When discussing projected time lines for getting critiquing projects done, I was tempted to say I needed more writing time for my own projects because I’m not getting any work on it done. And then I counted words. At the end of week 1 I had just under 9k words finished. At the end of week 2, as of yesterday, I had 19k, give or take a few hundred. I discovered, then, that my idea of “not getting any work done,” is false. This is only on the current book project. I apparently do not count essays for blogs (and maybe I shouldn’t count this one, since it’s more conversational than anything, but the pagan blog project posts certainly should count). But, only focusing on the current book WiP, I wrote more this past week than the first week, so why does it feel like the reverse is true?

Because during the first week I sat down and wrote a little bit every day. I don’t really have word goals on a daily basis. I decided this year that the book would come however it came, and that in reality the most I expect from myself is forward motion. I did 5k on that first Sunday and then picked at it for the rest of the week. During the second week, I worked on the WiP for two days. Just two. I wrote more material during the second week, but I worked on it for fewer days, and in my head that became getting less done.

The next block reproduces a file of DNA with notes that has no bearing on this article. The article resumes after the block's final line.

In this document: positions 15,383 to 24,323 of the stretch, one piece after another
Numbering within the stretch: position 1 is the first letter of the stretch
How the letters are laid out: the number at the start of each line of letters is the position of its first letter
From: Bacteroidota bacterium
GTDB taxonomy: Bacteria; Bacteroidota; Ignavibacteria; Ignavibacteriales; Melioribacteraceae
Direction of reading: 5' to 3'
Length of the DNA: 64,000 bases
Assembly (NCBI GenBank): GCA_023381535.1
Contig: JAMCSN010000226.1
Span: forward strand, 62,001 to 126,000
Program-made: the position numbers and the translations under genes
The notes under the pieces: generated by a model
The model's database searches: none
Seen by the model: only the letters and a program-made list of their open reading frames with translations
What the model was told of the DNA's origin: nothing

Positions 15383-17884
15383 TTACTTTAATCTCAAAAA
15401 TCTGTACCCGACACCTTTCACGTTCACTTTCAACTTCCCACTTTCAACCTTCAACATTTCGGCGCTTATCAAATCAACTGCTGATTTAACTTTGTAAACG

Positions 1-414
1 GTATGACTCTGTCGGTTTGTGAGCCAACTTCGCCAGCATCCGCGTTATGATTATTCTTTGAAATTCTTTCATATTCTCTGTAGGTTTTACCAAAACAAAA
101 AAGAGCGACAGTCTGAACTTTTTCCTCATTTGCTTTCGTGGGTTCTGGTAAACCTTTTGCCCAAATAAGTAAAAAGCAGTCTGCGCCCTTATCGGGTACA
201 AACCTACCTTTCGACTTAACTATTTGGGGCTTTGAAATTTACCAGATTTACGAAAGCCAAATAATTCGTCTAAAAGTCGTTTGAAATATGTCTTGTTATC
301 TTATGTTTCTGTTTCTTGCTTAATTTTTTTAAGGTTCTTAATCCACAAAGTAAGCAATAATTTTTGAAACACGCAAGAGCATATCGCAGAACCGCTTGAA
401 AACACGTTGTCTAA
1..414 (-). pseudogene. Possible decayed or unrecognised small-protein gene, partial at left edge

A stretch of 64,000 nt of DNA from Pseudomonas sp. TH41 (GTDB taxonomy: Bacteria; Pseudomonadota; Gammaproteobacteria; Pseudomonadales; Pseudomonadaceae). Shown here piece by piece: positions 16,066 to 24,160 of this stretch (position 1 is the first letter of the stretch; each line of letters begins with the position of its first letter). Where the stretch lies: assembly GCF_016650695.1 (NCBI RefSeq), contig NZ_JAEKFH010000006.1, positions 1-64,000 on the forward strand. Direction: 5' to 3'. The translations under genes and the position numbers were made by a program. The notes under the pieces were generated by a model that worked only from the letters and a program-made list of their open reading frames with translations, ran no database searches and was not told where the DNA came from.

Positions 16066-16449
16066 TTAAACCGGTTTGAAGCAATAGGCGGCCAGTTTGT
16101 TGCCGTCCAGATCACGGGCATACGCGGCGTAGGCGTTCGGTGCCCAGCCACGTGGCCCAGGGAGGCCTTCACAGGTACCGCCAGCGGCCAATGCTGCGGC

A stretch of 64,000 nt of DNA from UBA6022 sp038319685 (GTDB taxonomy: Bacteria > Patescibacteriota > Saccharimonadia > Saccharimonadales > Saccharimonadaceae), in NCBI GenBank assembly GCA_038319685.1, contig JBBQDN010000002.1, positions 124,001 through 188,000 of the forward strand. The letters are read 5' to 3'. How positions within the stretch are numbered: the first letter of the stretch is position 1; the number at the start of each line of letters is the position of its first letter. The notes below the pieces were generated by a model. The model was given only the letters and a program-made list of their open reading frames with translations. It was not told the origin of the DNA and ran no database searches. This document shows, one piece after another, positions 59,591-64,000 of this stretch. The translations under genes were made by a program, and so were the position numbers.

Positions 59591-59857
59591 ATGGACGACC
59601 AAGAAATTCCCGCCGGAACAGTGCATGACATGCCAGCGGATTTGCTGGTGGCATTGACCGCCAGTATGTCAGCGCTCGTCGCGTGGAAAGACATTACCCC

I’m a spurt-writer. I get bored, I get restless, I get hung up on details, I get distracted. I have other things to write and read and work on, and I move on to them. My goal is to at least channel that distraction to continue forward. If not on the book, then on stories, and if not on stories then on essays, etc. So far, it’s been successful.

Know your strengths and use them to work around your weakness.

I’m going to get a small notebook to track wordage. I was going to do a file, but I work on two different stations, so a paper book will work better/be easier.